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Tuesday, September 27, 2022

The Journey of the Graduate Interfaith Series

Written by Deepti Thakoor

In this blog, I reflect on my journey from doing an independent study to implementing the independent study, a process I call “Peace in Practice.” The USD Graduate Interfaith Series is a series of six dialogues around topics of faith, aimed at bringing together graduate students of different faiths or no faith. We talk, discuss and have fun while making friends.

It started with a need and then an idea. The need was the desire to have a group meeting regularly to talk about matters of faith while stimulating my intellectual curiosity and deepening my connection with people. At that time, I did not know what form or shape it would take. I just knew that my faith needs were not being met. It was Fall 2021. I had just arrived in San Diego from Mauritius.

I started searching. My search led me to my participation in the All Faith Service 2022: Cultivating community in uncertain times.  Speaking at the All Faith Service was a very pleasant and enriching experience but it was not enough.

Act 1: The Seed

In Fall 2021, I took Professor Fryer’s classes: Facilitation and Dialogue skills and The Peacebuilder workshop. The idea was born somewhere in between those classes. Being trained into facilitating group dialogues made me want to facilitate my own. The Peacebuilder workshop provided the space needed for self-reflection and brainstorming ideas by writing all my thoughts on paper. It was an “ideas dump”.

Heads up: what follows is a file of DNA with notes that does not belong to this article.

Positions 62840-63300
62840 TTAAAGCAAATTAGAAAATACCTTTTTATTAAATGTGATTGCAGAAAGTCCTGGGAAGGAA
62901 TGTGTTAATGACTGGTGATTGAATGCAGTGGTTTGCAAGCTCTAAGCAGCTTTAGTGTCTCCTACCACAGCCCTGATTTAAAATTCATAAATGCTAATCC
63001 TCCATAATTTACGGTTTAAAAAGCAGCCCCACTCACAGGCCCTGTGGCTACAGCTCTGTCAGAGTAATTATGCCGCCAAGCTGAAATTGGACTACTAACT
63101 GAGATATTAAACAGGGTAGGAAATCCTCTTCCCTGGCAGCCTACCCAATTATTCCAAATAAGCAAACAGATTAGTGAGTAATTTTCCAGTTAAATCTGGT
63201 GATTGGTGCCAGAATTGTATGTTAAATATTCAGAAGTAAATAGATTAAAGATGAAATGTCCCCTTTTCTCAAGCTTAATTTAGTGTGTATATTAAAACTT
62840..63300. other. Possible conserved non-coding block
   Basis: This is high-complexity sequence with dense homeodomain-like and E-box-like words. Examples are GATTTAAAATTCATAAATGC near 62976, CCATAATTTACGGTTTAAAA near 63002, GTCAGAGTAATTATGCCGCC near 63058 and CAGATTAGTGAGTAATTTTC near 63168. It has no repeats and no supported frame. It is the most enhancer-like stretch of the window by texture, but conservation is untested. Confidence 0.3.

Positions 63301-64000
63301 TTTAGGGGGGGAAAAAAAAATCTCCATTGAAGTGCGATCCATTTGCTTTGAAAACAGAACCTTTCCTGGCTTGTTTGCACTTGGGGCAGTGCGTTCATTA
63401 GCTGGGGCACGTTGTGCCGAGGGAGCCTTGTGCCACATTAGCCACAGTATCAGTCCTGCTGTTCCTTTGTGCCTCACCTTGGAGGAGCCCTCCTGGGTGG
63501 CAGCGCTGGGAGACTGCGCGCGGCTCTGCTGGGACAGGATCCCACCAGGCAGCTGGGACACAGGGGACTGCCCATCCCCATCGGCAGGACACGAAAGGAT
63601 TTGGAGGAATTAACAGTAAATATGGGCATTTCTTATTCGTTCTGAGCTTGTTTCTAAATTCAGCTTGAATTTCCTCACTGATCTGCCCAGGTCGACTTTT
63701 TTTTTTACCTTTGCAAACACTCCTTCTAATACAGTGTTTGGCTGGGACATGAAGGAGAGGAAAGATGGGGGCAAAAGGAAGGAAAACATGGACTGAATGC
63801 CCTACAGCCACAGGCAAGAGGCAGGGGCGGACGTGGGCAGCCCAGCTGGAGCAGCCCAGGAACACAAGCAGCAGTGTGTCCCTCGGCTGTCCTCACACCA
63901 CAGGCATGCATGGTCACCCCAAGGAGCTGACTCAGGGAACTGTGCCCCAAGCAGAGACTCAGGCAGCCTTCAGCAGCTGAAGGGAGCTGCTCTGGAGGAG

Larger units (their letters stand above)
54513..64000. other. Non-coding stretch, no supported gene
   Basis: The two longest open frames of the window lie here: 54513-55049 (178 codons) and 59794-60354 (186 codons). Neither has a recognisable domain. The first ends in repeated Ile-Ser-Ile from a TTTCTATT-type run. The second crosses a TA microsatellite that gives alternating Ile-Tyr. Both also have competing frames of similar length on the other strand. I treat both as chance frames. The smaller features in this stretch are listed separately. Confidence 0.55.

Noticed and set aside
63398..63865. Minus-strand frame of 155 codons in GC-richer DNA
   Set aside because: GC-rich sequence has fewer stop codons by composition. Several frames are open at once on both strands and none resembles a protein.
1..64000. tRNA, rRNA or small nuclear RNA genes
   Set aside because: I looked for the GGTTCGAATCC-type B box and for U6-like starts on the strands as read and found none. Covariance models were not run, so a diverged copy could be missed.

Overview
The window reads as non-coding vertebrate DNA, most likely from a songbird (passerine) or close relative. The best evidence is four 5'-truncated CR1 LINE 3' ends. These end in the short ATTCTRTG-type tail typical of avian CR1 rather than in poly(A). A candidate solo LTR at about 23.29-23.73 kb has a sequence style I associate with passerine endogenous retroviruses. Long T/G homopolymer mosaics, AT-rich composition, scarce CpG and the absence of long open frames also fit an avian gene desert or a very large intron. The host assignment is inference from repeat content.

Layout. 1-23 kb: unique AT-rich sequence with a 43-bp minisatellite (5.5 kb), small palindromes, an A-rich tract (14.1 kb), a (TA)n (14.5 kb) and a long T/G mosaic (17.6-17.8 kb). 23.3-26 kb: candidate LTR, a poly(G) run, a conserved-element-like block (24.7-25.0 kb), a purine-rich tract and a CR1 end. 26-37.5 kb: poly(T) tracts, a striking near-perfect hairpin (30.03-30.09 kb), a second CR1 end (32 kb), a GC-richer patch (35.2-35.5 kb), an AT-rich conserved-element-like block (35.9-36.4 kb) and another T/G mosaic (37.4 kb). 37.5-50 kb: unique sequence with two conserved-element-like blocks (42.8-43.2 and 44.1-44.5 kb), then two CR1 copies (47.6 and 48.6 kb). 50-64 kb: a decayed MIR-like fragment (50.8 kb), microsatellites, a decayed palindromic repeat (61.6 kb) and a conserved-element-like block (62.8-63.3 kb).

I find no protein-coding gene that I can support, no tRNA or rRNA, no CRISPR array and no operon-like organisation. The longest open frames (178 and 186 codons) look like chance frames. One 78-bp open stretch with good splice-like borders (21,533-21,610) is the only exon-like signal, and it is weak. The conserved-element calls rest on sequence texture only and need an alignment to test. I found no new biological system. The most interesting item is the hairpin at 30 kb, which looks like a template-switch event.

The idea was to create an interfaith model for USD students, specifically to meet the needs of students of faith, other than Catholicism and Christianity. I spend considerable time at the University Ministry where I am most welcome and made very good friends. Yet, there was not a dynamic interfaith space for students.

This idea was my Seed. I started working on a plan to plant and grow the Seed (implementing this idea) in January 2022 over intercession through an independent study. I did not quite expect the challenges which I would face in trying to plant this Seed. Maybe the timing was not right. Maybe it was too soon? Maybe I was not ready? Maybe, who knows?

Act 2: ‘Springernate’ (wait for the right time)

I planned to incubate the Seed and launch the project over the Spring semester or part of it. It did not happen. I realized that the Seed was probably not ready to be planted.

My first hurdle was deciding where to incubate the project, ie where to plant the Seed. I had only considered the possibility of making a joint project with the University Ministry. Yet, when I pitched the idea to the VP for Mission Integration, Dr. Michael Lovette-Coyler, his suggestion was to incubate the project in the Kroc School as this project relates to grassroots-level peacebuilding efforts and my independent study was with the Kroc School.

I will admit that I had such a clear plan in my mind that I was not ready to consider alternatives. It was a time when I was filled with doubts and uncertainty as to whether this Seed will ever be planted. I just wanted the Seed to be planted and the plant to grow (almost immediately). I was in “doing” mode.